Evaluation of player value in sport can be measured in several ways. These measures, when captured over an entire career, provide insights concerning player contributions. Professional sports teams select young talent through a draft process with the goal of acquiring a player that will provide maximum value, but these expectations diminish as the pool of players grows smaller. In this project, we develop valuation measures for draft picks in the National Hockey League (NHL) and analyze the value of each pick number with these measures. Specifically, we use different measures of player value to provide an expected value of that measure for each pick number in the draft. Our approach uses functional data analysis (FDA) to find a mean value curve from many observed functions in a nonparametric fashion. These functions are defined by each separate year of draft data. The resulting FDA model follows the assumption of monotonicity, ensuring that a smaller pick number always provides more expected value than any larger pick number. Based on a cross-validation approach, measuring value on annual salary provides the best predictive results. The proposed approach can be extended to sports in which an entry draft occurs and player career data are available.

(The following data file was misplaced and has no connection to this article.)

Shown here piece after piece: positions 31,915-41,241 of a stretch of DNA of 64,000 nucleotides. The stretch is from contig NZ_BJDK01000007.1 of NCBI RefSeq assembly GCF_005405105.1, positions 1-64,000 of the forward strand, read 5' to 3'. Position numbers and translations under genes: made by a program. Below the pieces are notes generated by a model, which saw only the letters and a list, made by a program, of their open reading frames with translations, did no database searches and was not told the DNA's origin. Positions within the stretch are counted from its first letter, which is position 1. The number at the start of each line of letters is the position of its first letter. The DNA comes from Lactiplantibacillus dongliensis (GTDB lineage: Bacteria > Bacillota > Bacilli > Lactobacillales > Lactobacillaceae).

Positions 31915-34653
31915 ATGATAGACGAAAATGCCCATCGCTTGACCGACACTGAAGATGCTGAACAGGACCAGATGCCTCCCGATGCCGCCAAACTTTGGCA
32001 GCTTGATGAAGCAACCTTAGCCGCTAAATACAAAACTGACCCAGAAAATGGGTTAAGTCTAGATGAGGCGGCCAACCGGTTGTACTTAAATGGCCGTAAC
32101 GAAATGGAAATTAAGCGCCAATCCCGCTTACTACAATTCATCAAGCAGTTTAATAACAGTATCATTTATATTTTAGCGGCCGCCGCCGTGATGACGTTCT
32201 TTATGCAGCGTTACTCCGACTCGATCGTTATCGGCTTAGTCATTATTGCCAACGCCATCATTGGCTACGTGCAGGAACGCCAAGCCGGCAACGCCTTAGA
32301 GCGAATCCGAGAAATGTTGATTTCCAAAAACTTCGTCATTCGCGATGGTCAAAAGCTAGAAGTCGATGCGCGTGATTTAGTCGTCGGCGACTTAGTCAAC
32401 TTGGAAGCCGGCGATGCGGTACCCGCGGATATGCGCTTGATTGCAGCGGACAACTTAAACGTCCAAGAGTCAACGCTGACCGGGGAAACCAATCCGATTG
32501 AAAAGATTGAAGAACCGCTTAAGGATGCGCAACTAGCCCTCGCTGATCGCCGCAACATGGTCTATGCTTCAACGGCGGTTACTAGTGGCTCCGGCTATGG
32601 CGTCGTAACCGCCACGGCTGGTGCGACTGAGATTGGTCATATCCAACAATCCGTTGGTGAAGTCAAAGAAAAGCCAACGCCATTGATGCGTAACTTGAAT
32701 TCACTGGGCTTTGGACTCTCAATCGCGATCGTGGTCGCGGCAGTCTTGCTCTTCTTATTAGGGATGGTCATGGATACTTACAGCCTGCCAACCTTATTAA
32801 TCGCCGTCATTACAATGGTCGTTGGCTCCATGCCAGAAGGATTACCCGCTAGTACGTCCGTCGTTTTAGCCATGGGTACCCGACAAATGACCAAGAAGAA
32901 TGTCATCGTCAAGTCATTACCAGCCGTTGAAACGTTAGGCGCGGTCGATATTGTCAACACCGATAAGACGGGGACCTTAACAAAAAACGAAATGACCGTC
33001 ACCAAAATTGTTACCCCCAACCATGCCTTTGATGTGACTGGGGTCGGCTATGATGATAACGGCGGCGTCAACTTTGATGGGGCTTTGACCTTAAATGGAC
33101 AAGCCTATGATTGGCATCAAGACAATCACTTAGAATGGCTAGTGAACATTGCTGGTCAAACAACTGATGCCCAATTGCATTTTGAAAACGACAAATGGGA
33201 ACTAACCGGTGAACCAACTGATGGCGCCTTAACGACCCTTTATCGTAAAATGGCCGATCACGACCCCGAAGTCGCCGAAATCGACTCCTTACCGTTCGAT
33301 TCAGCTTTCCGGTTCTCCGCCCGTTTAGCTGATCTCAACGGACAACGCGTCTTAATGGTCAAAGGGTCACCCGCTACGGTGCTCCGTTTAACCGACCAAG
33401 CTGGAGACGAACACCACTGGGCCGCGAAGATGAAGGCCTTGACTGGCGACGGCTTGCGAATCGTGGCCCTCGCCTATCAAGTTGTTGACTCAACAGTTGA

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Thesis advisor: Perera, Gamage
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